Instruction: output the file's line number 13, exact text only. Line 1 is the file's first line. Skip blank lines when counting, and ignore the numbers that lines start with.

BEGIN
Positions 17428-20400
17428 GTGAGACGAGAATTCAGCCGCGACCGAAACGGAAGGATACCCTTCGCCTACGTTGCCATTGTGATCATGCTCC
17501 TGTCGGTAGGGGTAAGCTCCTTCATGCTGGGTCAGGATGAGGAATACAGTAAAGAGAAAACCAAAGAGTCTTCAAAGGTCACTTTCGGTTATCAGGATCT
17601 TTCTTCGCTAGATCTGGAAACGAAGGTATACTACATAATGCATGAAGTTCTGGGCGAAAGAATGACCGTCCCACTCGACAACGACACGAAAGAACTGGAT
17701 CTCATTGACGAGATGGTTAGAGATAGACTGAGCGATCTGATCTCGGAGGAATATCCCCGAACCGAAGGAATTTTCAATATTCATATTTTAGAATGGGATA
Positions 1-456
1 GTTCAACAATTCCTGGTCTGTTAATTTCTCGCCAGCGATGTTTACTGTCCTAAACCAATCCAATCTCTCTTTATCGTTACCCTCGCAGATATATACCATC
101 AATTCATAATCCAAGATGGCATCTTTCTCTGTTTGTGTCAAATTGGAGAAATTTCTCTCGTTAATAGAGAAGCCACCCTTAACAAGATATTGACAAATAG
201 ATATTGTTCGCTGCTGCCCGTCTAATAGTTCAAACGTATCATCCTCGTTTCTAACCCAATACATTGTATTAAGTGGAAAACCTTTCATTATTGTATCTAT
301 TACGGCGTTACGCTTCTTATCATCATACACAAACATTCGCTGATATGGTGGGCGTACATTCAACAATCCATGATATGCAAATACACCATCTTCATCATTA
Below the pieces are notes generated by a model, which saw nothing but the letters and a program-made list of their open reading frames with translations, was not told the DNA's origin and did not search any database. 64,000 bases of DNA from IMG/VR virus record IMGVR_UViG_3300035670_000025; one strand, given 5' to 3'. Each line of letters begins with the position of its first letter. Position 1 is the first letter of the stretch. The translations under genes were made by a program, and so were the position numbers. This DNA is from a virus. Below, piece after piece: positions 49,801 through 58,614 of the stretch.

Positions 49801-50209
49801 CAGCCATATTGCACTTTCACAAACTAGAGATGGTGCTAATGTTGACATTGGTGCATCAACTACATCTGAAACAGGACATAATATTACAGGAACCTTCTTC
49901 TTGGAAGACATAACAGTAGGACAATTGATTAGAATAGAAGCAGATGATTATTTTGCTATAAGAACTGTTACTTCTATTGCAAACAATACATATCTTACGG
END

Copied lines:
49801 CAGCCATATTGCACTTTCACAAACTAGAGATGGTGCTAATGTTGACATTGGTGCATCAACTACATCTGAAACAGGACATAATATTACAGGAACCTTCTTC